DEBATE: Prisoner of War vs. Negotiating with Terrorists - Dallas News | myFOXdfw.com

DEBATE: Prisoner of War vs. Negotiating with Terrorists

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The Taliban's release of Sgt. Bowe Bergdahl has sparked an interesting national debate: Was he a prisoner of war or did the United States just negotiate with terrorists?

Members of Congress are upset that they weren't consulted on the deal beforehand, but the controversial negotiations had apparently been going on for a while.

The secret talks originally centered around some kind of broad peace accord with the Taliban in Afghanistan, with the Emir of Qatar acting as a go-between; however, in the last few months, it became a straight prisoner swap.

How a person views the exchange depends a great deal on how they view America's longest war, but to his family, Sgt. Bowe Bergdahl is a hero -- period.

MORE: Free soldier's parents say they're proud of son

To the White House, Bergdahl is a 5-year prisoner of war.

"The United States does not leave our men and women in uniform behind," Jay Carney said.

To some in Congress, Bergdahl is a pawn in the war on terror, with some lawmakers openly criticizing the decision.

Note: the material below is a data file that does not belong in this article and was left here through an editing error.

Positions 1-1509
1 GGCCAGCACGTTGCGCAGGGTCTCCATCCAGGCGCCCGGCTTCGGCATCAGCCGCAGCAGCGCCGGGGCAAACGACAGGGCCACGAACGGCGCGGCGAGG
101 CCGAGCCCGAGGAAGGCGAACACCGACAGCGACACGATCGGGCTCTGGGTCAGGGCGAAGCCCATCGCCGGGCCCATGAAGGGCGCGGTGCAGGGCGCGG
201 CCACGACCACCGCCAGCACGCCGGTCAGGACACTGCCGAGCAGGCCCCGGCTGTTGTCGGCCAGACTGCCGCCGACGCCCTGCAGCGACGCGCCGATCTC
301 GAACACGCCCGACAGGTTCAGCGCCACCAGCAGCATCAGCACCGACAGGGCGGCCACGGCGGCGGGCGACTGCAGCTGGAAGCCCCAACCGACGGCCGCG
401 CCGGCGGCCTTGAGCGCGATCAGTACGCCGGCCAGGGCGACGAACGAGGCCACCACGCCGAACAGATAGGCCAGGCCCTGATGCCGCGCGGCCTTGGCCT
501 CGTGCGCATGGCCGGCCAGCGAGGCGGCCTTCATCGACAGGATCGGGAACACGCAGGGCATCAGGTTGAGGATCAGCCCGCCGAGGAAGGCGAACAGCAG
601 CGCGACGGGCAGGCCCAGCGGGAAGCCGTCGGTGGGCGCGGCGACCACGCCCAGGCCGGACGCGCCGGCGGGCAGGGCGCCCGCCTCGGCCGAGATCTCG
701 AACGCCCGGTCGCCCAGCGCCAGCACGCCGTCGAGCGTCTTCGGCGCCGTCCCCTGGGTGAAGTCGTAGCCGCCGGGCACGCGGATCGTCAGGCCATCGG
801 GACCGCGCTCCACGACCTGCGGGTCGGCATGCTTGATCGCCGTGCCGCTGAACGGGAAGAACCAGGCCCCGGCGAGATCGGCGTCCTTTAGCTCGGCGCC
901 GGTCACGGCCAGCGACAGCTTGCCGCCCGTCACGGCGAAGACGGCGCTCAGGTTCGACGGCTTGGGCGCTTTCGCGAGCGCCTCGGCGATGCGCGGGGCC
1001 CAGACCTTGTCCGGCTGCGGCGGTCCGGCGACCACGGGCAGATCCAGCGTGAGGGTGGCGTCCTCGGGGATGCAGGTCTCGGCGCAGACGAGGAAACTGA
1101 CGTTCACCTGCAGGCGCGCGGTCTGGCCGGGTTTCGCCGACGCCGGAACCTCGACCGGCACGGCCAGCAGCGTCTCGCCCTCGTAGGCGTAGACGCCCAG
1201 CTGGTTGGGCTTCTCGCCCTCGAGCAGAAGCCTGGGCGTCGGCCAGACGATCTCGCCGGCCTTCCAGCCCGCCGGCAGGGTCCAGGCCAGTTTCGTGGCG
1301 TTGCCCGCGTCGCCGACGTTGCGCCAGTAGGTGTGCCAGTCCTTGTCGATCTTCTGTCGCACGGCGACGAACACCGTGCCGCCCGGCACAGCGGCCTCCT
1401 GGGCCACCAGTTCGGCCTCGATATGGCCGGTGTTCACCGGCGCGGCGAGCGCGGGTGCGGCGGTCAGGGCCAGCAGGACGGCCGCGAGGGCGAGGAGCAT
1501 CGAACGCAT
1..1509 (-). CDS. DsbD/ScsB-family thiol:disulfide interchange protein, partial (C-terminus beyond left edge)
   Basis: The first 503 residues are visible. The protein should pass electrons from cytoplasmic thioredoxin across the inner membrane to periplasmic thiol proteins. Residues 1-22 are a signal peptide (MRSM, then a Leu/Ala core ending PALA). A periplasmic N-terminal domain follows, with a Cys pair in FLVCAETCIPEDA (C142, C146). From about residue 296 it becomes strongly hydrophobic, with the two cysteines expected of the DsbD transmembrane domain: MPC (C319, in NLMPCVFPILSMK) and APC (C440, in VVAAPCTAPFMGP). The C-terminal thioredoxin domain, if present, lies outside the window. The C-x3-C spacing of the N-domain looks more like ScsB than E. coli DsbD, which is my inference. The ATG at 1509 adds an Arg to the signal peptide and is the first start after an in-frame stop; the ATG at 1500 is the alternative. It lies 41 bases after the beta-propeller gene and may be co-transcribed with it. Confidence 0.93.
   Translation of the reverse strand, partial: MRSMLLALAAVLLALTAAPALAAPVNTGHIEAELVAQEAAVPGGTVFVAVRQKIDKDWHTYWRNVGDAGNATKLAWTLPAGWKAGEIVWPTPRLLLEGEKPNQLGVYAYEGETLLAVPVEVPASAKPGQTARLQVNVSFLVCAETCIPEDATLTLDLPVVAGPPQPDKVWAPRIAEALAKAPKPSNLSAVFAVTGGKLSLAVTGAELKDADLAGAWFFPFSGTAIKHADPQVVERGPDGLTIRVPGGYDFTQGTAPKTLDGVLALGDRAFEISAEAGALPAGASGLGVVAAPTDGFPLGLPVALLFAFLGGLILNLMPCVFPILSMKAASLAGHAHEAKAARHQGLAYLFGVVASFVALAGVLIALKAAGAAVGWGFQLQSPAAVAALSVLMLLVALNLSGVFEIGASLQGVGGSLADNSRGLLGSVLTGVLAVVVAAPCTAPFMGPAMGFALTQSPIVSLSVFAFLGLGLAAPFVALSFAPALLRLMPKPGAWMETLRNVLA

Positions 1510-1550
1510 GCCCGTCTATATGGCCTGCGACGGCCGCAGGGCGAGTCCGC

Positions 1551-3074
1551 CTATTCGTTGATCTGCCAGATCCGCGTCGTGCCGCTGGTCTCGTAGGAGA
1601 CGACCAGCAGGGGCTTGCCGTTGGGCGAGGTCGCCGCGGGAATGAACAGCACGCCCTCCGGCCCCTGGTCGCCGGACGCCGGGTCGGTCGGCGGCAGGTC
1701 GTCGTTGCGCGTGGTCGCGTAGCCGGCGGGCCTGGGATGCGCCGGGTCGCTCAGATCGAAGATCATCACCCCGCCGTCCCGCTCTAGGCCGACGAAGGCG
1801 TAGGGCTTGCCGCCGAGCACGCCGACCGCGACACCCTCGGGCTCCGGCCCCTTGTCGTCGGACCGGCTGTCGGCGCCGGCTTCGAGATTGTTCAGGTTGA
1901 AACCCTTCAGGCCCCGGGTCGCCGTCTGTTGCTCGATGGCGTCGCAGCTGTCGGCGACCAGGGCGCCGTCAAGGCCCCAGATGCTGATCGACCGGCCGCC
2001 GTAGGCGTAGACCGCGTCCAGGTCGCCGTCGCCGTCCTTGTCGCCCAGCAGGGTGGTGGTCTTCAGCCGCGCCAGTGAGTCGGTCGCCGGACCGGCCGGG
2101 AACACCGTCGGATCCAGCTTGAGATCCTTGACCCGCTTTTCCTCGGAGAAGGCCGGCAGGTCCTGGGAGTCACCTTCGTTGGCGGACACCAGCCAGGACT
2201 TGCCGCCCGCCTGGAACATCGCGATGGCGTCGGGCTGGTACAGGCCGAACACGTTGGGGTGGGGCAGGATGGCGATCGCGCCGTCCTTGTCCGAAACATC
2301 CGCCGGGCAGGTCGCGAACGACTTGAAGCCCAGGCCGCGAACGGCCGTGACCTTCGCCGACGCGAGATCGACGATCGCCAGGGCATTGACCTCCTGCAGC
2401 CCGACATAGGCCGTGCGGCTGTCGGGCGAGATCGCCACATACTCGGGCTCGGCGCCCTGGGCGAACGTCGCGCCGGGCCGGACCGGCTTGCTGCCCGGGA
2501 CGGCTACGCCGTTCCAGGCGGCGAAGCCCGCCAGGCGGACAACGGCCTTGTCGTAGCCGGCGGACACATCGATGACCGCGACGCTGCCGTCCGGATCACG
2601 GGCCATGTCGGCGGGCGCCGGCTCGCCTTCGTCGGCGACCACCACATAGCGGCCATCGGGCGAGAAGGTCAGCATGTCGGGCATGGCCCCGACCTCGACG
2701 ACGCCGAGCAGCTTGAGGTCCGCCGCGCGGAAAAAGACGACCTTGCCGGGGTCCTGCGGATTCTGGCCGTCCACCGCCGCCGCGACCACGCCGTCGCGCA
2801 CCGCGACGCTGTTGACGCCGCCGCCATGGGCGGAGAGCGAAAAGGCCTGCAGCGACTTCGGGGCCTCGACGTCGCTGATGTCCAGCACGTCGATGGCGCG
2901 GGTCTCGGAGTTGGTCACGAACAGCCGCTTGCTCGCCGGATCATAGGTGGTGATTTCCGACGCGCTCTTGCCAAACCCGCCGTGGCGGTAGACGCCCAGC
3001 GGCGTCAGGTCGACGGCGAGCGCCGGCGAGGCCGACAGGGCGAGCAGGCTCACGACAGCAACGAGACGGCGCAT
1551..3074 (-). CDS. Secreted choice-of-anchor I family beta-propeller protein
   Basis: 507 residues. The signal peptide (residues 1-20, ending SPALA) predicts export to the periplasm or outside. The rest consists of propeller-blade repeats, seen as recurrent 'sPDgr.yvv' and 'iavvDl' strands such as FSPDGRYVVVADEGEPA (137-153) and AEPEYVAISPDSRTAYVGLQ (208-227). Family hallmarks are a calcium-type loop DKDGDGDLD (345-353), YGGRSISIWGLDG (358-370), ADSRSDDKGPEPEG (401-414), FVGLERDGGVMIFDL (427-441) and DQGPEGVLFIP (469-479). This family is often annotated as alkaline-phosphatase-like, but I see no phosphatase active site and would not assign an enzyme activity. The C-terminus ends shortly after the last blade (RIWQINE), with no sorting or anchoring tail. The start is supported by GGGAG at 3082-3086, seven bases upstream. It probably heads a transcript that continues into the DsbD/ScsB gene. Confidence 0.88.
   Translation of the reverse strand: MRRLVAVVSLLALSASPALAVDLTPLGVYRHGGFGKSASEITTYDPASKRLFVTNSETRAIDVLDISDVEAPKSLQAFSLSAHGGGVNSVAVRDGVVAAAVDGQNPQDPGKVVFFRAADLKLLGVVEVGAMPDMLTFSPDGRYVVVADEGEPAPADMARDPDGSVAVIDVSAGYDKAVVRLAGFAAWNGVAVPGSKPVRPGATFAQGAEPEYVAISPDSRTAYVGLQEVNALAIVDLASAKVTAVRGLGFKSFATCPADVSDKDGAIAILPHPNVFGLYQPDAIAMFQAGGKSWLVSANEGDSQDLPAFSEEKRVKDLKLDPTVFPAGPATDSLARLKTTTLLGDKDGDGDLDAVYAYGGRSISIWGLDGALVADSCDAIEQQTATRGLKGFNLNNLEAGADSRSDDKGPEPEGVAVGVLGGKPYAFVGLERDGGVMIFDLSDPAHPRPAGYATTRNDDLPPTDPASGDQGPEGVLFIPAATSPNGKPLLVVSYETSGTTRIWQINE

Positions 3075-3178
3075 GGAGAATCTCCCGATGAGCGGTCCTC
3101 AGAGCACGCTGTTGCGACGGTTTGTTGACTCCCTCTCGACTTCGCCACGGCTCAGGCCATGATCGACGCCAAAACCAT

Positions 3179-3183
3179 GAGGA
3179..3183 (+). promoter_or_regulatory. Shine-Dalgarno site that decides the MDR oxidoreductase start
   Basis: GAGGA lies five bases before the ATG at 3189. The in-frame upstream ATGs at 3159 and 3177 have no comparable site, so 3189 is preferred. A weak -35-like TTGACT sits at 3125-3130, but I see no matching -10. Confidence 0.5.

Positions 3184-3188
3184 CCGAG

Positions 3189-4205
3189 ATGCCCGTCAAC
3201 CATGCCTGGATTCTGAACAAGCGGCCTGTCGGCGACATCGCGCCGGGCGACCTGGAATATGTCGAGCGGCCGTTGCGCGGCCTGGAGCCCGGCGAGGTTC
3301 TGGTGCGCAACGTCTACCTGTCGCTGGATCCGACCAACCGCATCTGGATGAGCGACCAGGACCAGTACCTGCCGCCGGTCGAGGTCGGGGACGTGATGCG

"This is really not a good idea to open up and end a chapter of American history where we don't negotiate with terrorists," Rep. Mike Rogers said.

After wandering away from his Afghan Army unit 5 years ago, Berdahl was captured by the Taliban and held in near-solitary confinement until his release this past weekend. The U.S. struck a deal that exchanged his freedom for the release of 5 Taliban militants held in Guantanamo Bay who must now stay in Qatar for at least a year.

Sen. John McCain, himself a prisoner of war, said the U.S. may have set a dangerous precedent with the agreement.

"I'm very concerned about these peoples' ability to become instant heroes to the Taliban and Al-Qaeda and be able to -- as others have -- assume positions of leadership which puts Americans' lives in danger," he said.

Retired foreign service officer Bill Davnie worked in Afghanistan and Iraq during the surge.

"This is not John McCain climbing on a plane with other PoWs," he said. "You're often dealing with people you don't like very much, but they get things done."

Unlike previous wars, Davnie says the battle lines are ambiguous, the tactics are asymmetrical, and enemies -- like the Taliban -- are both combatants and terrorists.

"We are fighting them in Afghanistan as a war," Davnie said. "I think this is a prisoner of war situation and we work to get prisoners of war returned."

As for Bergdahl, he is recuperating at a hospital in Germany and is still struggling to speak English. He may have difficulty defining himself even as others try to do it for him.

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